Effects on Health

Exposure to hazardous pollutants may have an immediate or a long-term effect, which may not show up for many years. The significance of the exposure depends upon the source, how much is emitted from the source, how harmful the pollutants are, and how much of the pollutants have accumulated within the home.

Some immediate symptoms of exposure may include:

  • headache;
  • dizziness;
  • fatigue; and
  • upper airway irritation of the nose, throat and eyes.

These symptoms may reoccur with repeated exposures.


People at Greater Risk

Several factors may influence the vulnerability of an individual's health when exposed to pollutants. The very young and the elderly may experience more problems. In addition, people with pre-existing health problems can be at higher risk.


Symptom Triggers

Carbon monoxide, nitrogen dioxide and breathable particles released from combustion products can trigger a number of symptoms.

Carbon monoxide, which can interfere with the delivery of oxygen throughout the body, may cause fatigue, headaches, dizziness, nausea, confusion and disorientation when inhaled at high levels. As you may know, when carbon monoxide is inhaled at very high levels it can cause unconsciousness and death. Those with cardiac and respiratory disease may be more sensitive to lower levels of this gas.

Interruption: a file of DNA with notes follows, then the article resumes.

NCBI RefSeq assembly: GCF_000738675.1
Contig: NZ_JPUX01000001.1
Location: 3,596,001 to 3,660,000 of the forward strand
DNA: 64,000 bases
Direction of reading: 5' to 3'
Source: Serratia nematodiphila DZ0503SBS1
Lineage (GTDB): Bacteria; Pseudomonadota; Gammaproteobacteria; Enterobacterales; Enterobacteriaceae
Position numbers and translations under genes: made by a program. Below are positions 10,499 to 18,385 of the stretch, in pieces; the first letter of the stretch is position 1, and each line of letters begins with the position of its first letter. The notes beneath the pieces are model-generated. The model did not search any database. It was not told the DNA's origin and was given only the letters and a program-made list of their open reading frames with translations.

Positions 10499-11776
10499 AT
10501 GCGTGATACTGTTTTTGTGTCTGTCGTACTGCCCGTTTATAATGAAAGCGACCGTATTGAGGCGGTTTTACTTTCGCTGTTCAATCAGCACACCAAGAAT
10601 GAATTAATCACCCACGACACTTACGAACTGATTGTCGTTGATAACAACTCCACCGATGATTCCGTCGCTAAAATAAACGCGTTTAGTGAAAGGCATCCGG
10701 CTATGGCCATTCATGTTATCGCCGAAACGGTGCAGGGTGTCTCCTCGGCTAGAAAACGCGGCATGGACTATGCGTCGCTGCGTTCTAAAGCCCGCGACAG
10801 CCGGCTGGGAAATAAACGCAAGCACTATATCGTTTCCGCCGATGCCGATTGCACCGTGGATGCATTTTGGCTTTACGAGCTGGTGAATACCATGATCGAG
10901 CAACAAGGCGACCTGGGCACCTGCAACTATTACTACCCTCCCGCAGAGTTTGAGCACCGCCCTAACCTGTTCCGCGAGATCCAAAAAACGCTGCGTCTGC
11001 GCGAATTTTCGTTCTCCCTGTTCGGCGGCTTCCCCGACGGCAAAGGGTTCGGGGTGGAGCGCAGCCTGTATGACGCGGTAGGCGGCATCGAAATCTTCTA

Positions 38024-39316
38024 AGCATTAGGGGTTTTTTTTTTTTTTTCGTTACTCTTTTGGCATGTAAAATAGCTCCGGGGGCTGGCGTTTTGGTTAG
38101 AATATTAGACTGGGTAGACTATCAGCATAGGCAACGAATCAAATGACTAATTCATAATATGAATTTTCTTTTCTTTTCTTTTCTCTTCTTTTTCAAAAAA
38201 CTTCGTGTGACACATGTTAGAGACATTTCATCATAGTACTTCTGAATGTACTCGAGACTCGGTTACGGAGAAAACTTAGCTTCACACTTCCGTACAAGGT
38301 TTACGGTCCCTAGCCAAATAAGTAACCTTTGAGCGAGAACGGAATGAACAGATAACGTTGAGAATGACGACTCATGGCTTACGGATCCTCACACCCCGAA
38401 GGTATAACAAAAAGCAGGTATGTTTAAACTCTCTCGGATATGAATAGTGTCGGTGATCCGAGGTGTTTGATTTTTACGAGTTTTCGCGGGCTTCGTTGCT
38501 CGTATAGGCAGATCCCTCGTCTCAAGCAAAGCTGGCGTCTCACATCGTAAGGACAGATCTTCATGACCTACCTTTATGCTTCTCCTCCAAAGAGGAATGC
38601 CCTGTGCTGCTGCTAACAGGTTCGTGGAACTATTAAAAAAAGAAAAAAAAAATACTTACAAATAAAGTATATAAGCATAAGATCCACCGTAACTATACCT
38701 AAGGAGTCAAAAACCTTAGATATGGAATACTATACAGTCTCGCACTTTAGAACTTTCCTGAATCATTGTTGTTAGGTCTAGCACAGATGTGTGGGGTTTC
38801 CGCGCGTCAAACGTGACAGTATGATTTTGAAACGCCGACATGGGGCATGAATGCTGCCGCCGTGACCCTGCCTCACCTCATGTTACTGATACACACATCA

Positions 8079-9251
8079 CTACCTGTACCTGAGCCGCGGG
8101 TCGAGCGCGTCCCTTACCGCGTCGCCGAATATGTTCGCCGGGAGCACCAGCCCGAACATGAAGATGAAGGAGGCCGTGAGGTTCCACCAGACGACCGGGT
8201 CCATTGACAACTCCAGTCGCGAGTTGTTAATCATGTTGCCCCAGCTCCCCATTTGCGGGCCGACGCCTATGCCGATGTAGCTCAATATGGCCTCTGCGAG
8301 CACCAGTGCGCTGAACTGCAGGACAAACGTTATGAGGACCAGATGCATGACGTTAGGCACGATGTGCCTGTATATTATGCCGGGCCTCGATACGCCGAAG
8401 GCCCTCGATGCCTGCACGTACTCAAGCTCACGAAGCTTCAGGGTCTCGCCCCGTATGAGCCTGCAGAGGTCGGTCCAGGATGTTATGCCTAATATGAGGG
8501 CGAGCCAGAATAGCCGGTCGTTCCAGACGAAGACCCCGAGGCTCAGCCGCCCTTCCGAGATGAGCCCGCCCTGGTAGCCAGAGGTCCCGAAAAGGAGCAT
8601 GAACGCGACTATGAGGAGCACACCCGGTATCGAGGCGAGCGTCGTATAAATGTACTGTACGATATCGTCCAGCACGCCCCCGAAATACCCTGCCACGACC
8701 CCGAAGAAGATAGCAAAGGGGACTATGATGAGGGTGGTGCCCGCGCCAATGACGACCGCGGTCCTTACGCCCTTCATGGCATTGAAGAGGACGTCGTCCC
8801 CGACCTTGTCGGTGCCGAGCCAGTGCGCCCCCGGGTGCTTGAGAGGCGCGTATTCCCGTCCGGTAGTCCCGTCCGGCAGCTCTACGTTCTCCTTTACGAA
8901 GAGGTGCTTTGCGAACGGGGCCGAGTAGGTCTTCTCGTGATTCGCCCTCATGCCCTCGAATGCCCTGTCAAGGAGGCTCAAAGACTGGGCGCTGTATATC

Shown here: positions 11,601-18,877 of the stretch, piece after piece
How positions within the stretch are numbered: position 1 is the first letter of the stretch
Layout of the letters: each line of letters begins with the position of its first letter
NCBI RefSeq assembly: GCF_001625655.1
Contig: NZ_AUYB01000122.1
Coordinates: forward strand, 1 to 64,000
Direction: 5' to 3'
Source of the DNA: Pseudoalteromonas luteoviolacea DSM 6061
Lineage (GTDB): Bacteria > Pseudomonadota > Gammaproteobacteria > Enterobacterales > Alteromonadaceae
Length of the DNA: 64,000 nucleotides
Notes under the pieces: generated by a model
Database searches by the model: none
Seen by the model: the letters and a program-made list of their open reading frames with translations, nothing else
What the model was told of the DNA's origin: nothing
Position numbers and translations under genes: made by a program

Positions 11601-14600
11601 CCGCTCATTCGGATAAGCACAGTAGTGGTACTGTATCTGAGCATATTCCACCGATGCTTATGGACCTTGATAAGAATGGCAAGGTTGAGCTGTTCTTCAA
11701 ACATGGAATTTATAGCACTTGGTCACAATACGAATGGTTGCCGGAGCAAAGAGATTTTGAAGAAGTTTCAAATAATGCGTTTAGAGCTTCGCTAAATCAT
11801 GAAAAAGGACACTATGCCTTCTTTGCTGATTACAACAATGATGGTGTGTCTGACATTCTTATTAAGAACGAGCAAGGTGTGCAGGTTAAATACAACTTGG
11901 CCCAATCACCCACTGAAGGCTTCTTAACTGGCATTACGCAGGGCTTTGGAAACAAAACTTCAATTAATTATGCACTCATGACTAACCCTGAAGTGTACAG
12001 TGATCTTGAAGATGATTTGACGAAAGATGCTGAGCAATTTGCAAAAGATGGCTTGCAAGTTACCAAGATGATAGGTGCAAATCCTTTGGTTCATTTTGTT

Nitrogen dioxide can be very irritating to the upper airways, especially in those people with lung diseases such as emphysema and asthma. Inhaled particles can also be irritating and may contribute to damage within the lungs.

Organic compound exposure may induce symptoms such as headaches, dizziness, eye, nose and throat irritation and memory and visual impairment. However, we need to learn a great deal more about the effects caused by exposure to organic compounds; some are toxic, others are not. Some have been linked to cancer in animals as well as humans.

Formaldehyde is another gas, which can be very irritating, causing burning sensations in the eyes, nose and throat. It can also act as a trigger for those with asthma.

Gas and wood-burning stoves may also be a trigger. A few studies have been done indicating a decrease in lung function in children raised in homes using gas stoves with inadequate ventilation. Another study showed that preschool children raised in homes using wood-burning stoves as the primary source of heat experienced an increase in respiratory symptoms.

A great deal of uncertainty remains regarding the concentrations and length of exposure required to produce adverse health effects from exposure to indoor air pollutants. In addition to the studies mentioned above, more studies need to be done in the area before conclusions may be made.


This information has been approved by Nathan Rabinovitch, MD  (June 2009).

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